I will post about the Group of ONE issue soon.

Jennifer Marshall's picture
Anonymous (not verified)

I also loved the finger voting and choral answering ideas. I think they would work well while teaching the core subjects in first grade. Next year, I want to use the last ten minutes of the day to have them write in their journals about what they learned that day.

It is difficult to find time to do some of these great activities, but I think the students would be much more engaged if we taught using more project based strategies.

Jennifer Marshall's picture
Anonymous (not verified)

I also loved the "More Fun than a Barrel of Worms" link. The Wall Street activity was a great way to engage the students with real world examples too. I also liked the class who visited the "Virginia Living Museum". These are the things students will remember.

It is difficult with the younger grades to complete projects during class time. Some rush though the project while others won't finish. I have done a few projects in the past and have tweaked them to make them better the next year and more manageable. I would love to do more project-based activities next year like you said. With each passing year, I feel more comfortable trying new strategies.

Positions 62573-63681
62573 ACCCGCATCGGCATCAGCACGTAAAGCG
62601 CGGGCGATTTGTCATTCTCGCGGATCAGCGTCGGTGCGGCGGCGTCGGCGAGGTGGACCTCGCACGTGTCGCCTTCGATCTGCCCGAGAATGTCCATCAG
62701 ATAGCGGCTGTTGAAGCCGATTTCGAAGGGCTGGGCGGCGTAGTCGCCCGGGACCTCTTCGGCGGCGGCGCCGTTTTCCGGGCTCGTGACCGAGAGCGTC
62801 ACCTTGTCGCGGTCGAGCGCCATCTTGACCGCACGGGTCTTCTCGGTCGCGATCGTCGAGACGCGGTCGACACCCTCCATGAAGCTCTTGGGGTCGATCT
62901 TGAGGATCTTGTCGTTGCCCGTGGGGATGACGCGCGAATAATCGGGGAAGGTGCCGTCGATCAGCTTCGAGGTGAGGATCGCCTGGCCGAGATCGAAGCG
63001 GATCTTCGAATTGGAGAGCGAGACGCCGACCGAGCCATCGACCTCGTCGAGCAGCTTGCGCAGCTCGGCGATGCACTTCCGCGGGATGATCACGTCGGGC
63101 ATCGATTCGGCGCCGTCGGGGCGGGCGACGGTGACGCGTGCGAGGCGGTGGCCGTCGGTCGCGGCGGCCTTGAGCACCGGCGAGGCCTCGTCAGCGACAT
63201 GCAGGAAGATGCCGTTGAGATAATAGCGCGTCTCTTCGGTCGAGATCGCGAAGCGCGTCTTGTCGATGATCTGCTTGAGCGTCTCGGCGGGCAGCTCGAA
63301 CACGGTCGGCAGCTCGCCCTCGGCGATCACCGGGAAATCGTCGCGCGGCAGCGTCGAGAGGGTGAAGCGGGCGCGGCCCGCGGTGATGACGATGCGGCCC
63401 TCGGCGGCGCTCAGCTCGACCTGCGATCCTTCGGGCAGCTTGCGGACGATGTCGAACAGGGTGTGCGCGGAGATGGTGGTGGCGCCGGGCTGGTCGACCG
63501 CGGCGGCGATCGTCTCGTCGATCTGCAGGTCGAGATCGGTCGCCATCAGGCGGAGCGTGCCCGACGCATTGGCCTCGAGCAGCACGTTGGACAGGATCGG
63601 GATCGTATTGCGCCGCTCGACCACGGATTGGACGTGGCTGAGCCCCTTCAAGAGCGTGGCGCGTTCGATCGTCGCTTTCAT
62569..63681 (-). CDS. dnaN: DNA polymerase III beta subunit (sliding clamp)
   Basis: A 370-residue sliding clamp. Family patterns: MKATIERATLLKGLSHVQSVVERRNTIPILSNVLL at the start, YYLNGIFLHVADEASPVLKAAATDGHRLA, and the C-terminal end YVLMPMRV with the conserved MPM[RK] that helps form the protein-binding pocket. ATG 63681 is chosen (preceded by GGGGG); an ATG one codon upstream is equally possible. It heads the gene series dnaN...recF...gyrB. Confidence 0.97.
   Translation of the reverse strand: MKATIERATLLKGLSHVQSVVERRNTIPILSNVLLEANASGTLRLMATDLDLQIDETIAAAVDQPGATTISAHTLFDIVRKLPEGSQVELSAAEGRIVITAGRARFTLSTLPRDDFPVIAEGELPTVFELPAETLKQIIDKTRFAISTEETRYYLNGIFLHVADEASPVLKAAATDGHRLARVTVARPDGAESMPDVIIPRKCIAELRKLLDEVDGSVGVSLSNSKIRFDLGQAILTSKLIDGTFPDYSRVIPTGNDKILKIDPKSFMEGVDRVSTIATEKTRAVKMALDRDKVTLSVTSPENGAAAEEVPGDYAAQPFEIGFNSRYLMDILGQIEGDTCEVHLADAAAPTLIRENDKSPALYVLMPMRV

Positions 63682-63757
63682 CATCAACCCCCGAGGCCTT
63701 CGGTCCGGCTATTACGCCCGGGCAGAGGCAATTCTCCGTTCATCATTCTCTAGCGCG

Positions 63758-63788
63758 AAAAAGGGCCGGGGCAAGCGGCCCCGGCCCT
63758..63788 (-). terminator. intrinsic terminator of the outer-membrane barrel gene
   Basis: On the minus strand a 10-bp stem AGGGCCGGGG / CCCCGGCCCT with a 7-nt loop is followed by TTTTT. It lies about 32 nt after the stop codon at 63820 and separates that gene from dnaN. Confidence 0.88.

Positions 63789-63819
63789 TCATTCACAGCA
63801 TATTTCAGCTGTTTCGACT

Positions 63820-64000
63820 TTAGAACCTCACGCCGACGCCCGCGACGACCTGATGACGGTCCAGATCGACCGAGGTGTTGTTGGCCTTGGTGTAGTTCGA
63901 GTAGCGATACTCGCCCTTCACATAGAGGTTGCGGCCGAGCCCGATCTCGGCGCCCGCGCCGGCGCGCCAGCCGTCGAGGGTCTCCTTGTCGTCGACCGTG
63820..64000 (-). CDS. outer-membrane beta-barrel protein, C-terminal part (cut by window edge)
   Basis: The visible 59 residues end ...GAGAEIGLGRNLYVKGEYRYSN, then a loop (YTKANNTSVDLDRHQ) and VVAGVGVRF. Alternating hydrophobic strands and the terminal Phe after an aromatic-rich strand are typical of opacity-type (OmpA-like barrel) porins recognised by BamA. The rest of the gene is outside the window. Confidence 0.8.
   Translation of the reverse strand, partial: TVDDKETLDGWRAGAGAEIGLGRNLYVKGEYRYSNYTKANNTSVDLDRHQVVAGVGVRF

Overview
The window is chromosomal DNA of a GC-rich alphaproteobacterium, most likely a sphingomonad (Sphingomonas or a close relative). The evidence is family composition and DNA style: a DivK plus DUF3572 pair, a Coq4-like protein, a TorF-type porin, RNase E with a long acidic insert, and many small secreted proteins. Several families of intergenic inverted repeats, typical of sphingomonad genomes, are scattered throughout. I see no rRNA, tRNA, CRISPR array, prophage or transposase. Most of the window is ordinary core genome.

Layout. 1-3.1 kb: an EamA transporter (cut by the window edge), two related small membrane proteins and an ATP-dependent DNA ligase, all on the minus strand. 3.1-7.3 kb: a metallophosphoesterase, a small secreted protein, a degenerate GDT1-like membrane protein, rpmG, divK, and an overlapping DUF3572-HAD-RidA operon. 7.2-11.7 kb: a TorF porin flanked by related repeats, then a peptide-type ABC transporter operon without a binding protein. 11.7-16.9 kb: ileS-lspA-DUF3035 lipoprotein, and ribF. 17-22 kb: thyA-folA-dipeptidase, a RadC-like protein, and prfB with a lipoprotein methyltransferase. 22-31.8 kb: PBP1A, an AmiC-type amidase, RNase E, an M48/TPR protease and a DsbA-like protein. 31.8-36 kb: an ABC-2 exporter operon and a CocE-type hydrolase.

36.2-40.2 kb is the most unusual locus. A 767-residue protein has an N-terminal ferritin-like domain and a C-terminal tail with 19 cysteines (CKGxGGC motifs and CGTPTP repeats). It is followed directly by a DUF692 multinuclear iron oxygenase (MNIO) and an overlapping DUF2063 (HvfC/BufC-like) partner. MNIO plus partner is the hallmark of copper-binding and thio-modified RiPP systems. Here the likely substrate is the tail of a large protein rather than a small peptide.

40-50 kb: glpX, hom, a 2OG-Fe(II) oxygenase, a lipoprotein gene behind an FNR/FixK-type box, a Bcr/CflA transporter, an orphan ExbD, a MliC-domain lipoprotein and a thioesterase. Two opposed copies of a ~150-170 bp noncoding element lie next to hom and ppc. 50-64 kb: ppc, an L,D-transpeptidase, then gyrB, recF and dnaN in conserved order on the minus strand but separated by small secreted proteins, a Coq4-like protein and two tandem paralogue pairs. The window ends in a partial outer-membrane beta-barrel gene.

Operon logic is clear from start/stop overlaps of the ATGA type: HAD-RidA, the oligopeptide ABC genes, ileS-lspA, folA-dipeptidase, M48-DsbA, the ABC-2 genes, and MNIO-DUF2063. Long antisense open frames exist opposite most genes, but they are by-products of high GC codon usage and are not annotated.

I am going to also try the journal idea. It would be a valuable tool to use each day.

Karen Jones's picture
Anonymous (not verified)

I teach fourth grade math, reading and language arts. This is my 20th year in elementary education. I found the article and suggestions for project-based learning very interesting however, I also found that the ideas presented are not really new concepts. Most of the techniques presented are fundamentally used by myself and most of the peers that I teach with. The major difference that I see is in the title of the concepts.

There are three concepts that I have not really put very much focus on that I think would benefit my students. I love the idea of Teaching Self-Awareness About Knowledge. This was one concept that I have never tried, but I think it is an excellent way of creating not only self-awareness among students, but also self responsibility. I have used journal writing as a means of communication, but found time constraints to hinder the effectiveness. I would appreciate more ideas on how to use this technique more effectively because I see the value of incorporating it daily as part of the lessons.
Karen Jones

Karen Jones's picture
Anonymous (not verified)

Hi Mary,
I agree with you about beginning lessons with questions that all students could answer. It is very important for students to feel empowered by what they know. What better way to illustrate to a student that they are in an intellectually safe environment. I also want to begin communication logs with students because I know how meaningful it is to a child to know that an adult is really interested in what they think.
See ya,